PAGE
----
Now more than ever, we must fight for sound, unbiased science. Unfortunately the American Chemistry Council, a trade group which represents Monsanto and other chemical corporations like Dow, just launched a new campaign called the “Campaign for Accuracy in Public Health Research,” which clearly seeks to accomplish just the opposite.

A very misleading announcement of the new campaign claims that the ACC is seeking to promote “credible, unbiased and transparent science as the basis of public policy decisions.” And yet, it’s immediately clear that the primary purpose of the new campaign is to attack the World Health Organization’s cancer agency, which in 2015 concluded that glyphosate  the active ingredient in Monsanto’s Roundup  is likely to cause cancer.

Scientific experts from across the world agree that the "IARC Monographs have made, and continue to make, major contributions to the scientific underpinning for societal actions to improve the public's health." The IARC is an independent agency staffed with epidemiology experts, toxicologists and other renowned scientists, and is not a hindrance to credible science. It is, however, a threat to Monsanto’s profits; the company sells billions of dollars’ worth of Roundup, which accounts for a third of their overall sales, each year.  

Now, in part because of the IARC’s conclusion, California intends to list glyphosate as a known carcinogen, which means every bottle of Roundup in the state could soon carry a large warning label. Public policy decisions like the one California officials made should absolutely be based on "credible, unbiased and transparent science" as the American Chemistry Council states. But attacking the IARC, which reviewed all published scientific literature on glyphosate and reached an unbiased conclusion, does not accomplish that goal.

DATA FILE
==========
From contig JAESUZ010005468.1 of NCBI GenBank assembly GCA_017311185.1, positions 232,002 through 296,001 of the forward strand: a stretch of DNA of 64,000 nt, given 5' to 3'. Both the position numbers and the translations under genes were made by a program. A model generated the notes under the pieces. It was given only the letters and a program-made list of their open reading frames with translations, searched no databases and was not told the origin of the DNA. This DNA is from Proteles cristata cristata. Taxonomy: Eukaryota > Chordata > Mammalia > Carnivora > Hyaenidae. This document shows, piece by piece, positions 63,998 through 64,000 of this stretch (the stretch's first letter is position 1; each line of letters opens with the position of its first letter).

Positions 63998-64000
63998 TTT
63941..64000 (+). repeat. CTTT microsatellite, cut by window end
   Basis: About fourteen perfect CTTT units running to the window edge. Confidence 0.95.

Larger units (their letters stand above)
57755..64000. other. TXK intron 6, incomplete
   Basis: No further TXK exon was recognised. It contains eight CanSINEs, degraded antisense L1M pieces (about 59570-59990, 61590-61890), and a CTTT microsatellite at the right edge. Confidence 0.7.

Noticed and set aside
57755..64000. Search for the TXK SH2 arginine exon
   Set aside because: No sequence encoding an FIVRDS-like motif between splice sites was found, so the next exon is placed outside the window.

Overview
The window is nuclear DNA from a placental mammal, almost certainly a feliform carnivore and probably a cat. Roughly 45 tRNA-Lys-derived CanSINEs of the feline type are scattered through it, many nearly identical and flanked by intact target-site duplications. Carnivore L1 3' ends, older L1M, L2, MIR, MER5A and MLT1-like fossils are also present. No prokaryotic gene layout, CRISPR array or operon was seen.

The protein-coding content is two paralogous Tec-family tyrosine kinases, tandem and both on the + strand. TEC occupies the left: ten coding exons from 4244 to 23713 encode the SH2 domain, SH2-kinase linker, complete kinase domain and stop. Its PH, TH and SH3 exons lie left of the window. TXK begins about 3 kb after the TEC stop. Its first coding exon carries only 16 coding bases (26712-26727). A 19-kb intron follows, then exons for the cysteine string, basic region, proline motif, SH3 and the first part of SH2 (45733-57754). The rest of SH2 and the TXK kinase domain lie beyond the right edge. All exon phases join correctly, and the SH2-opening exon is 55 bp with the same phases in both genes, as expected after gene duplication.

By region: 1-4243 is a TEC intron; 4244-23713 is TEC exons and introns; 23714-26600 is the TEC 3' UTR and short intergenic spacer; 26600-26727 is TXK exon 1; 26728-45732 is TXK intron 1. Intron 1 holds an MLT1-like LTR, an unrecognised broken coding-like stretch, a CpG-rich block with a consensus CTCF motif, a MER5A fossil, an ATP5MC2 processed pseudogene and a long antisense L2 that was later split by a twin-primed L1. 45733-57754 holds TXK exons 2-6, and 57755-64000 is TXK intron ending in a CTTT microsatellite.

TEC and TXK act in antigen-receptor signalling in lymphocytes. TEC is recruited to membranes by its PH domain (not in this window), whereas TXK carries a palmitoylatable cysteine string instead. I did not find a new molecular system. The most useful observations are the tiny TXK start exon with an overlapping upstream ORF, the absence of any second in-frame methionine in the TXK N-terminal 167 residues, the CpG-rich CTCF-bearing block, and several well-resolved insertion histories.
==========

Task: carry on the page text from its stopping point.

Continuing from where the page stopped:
Monsanto and its trade group are clearly seeking to block sound science, not improve it. We already have far too much industry-backed science, and many of our regulatory agencies, like the Environmental Protection Agency, have been too quick to side with the industry in the past. For example, the EPA quickly agreed to remove one scientist from its panel on the safety of glyphosate after CropLife America, another trade group for Monsanto and other agribusinesses, objected.

The American Chemistry Council’s new campaign to “promote credible, unbiased science” really aims to do just the opposite by attacking one of the biggest threats to Monsanto’s profit: the IARC  an independent agency which has focused not on the profit of corporations, but on our health.